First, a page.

Accept that the first day, and probably a few days following that, are likely to feel a bit 'emotional'. It happens to everyone. It will get better from there quite quickly, though will probably take at least a term before you really get into the swing of things.
If you haven't done so yet, try going to the admin department and seeing if they know what courses you'll be doing. They're useful people to know in general, and I've found them often to be much more on top of things like this than the faculty. The same applies to lab technicians and other staff (who will absolutely know a heck of a lot more about this stuff than you do, so stay on their good side).
If you're not already, get familiar with the way things are generally 'done' at your uni. With undergrad courses and practicals there's quite possibly a standard way all work is assigned and graded. Look in the undergraduate prospectus and/or any webpages set up for them to get an idea what they're being told, and hence their expectations. Also look up any rules your department has on plagiarism, dealing with late work, dealing with sick days and religious holidays, what constitutes appropriate and inappropriate behaviour towards them on your part, etc.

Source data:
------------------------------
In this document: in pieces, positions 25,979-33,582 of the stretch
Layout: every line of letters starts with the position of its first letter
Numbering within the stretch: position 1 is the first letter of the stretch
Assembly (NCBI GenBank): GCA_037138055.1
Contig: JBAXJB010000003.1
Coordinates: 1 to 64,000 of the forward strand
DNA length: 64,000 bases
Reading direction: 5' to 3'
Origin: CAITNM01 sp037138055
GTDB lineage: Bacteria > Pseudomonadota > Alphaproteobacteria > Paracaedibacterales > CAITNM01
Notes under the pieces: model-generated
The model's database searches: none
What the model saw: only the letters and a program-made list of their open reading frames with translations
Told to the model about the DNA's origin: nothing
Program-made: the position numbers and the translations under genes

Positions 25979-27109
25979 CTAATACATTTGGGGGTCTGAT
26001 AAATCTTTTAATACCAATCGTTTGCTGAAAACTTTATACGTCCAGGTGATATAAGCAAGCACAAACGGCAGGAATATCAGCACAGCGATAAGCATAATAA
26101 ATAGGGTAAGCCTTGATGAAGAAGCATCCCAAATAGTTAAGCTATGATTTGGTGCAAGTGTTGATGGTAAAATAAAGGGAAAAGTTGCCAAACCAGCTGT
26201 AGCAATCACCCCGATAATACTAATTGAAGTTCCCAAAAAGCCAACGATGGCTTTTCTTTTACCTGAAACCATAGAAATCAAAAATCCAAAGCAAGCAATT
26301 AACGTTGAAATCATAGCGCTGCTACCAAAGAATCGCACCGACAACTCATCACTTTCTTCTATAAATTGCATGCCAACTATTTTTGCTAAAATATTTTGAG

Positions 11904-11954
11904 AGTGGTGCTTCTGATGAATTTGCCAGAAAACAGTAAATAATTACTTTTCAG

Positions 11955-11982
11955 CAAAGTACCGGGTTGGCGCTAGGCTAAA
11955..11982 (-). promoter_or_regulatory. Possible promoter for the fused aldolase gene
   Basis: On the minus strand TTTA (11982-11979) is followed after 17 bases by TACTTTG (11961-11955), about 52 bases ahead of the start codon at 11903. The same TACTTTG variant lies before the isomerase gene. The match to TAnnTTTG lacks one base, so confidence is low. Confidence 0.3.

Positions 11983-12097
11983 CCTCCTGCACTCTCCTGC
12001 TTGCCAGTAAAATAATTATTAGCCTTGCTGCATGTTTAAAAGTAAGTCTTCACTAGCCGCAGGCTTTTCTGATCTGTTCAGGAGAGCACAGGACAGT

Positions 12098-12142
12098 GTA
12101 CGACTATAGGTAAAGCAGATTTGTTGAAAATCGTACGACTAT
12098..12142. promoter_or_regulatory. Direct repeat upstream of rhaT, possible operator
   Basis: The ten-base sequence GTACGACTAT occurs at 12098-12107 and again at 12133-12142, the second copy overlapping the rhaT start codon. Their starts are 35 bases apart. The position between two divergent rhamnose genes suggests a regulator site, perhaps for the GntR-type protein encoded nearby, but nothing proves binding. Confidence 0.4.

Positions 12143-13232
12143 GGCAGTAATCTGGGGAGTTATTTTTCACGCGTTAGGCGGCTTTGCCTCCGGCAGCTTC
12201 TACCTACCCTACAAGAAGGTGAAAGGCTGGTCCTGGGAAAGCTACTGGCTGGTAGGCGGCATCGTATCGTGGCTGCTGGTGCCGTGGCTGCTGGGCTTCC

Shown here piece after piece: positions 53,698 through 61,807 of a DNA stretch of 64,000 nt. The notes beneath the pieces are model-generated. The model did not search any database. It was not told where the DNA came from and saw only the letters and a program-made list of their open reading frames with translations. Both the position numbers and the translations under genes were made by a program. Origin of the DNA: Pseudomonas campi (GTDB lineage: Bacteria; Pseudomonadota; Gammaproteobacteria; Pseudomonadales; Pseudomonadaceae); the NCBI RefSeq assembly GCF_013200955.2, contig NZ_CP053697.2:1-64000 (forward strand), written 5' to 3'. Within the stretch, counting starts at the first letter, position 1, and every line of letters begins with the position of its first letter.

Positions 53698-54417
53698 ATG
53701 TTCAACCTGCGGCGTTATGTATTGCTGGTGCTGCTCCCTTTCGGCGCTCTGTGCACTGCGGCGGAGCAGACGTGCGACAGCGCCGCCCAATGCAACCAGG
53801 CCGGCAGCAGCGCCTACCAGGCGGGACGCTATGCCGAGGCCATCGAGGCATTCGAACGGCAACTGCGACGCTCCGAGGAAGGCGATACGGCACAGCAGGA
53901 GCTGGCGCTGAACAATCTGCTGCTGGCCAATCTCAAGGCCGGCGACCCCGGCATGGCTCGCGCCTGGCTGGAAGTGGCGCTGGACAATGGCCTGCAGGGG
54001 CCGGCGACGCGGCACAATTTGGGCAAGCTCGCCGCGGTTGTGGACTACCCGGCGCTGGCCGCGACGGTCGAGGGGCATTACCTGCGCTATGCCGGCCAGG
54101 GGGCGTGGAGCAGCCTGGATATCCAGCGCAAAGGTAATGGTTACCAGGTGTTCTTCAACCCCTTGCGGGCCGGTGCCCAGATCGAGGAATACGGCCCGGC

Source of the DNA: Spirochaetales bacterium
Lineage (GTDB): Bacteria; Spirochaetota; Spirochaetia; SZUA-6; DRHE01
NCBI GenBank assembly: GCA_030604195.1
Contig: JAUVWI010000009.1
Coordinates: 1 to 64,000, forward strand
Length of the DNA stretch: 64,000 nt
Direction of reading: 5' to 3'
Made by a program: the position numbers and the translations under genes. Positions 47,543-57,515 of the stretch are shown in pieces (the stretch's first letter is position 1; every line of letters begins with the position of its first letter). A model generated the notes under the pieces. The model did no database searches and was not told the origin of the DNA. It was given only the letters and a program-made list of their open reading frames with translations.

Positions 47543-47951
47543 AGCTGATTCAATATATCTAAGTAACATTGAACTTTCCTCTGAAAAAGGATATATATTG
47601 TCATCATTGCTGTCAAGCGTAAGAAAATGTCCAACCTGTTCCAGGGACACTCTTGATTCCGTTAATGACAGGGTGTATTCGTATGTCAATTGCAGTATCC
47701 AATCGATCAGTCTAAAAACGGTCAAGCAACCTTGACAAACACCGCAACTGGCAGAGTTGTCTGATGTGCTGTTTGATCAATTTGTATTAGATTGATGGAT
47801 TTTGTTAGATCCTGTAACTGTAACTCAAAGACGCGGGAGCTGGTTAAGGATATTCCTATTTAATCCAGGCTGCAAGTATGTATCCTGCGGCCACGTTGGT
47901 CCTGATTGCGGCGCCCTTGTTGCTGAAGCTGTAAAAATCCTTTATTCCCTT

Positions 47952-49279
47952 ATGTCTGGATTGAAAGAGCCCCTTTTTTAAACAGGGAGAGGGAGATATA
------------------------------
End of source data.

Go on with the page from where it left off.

You will almost certainly need a calendar to keep track of when you're meant to be doing what. I've used a pocket book in the past, but these days would probably use my phone so I can sync it all online. Being organised, and knowing that you're organised, removes a lot of the stress.
Once you find out what course you're doing be sure to go through all of it. If there's a practical demonstration, do it yourself as soon as possible - and once you can do it, play with the equipment and find all the ways it can fail to work (your students will discover them all). If there's questions students will be expected to do, do them all yourself, no matter how easy they look - you need to know this material better than they do, so you can deal with the thousand and one bizarre errors they will make. This will be a bit of a time sink, but you've got to do it.
Be prepared to not be surprised if you start to find you're enjoying it. Even if teaching isn't your long term goal, seeing someone 'get' a problem thanks to your advice can be very rewarding.